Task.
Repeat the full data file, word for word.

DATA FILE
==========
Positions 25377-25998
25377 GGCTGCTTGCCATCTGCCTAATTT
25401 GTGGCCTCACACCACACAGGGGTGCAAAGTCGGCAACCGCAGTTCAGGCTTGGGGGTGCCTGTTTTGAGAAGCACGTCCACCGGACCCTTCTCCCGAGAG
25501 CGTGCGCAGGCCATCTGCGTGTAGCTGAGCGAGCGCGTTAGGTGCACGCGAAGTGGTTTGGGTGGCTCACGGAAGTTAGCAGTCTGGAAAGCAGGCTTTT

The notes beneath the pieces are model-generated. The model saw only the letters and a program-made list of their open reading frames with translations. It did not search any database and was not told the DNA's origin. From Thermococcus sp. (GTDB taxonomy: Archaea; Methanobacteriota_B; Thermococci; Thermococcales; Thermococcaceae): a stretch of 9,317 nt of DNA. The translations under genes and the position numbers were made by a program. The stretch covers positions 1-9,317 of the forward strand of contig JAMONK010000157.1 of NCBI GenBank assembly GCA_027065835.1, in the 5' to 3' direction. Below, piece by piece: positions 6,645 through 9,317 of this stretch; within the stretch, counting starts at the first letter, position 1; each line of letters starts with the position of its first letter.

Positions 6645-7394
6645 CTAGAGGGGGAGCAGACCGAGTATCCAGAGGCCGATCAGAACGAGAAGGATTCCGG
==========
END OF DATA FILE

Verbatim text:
Positions 25377-25998
25377 GGCTGCTTGCCATCTGCCTAATTT
25401 GTGGCCTCACACCACACAGGGGTGCAAAGTCGGCAACCGCAGTTCAGGCTTGGGGGTGCCTGTTTTGAGAAGCACGTCCACCGGACCCTTCTCCCGAGAG
25501 CGTGCGCAGGCCATCTGCGTGTAGCTGAGCGAGCGCGTTAGGTGCACGCGAAGTGGTTTGGGTGGCTCACGGAAGTTAGCAGTCTGGAAAGCAGGCTTTT

The notes beneath the pieces are model-generated. The model saw only the letters and a program-made list of their open reading frames with translations. It did not search any database and was not told the DNA's origin. From Thermococcus sp. (GTDB taxonomy: Archaea; Methanobacteriota_B; Thermococci; Thermococcales; Thermococcaceae): a stretch of 9,317 nt of DNA. The translations under genes and the position numbers were made by a program. The stretch covers positions 1-9,317 of the forward strand of contig JAMONK010000157.1 of NCBI GenBank assembly GCA_027065835.1, in the 5' to 3' direction. Below, piece by piece: positions 6,645 through 9,317 of this stretch; within the stretch, counting starts at the first letter, position 1; each line of letters starts with the position of its first letter.

Positions 6645-7394
6645 CTAGAGGGGGAGCAGACCGAGTATCCAGAGGCCGATCAGAACGAGAAGGATTCCGG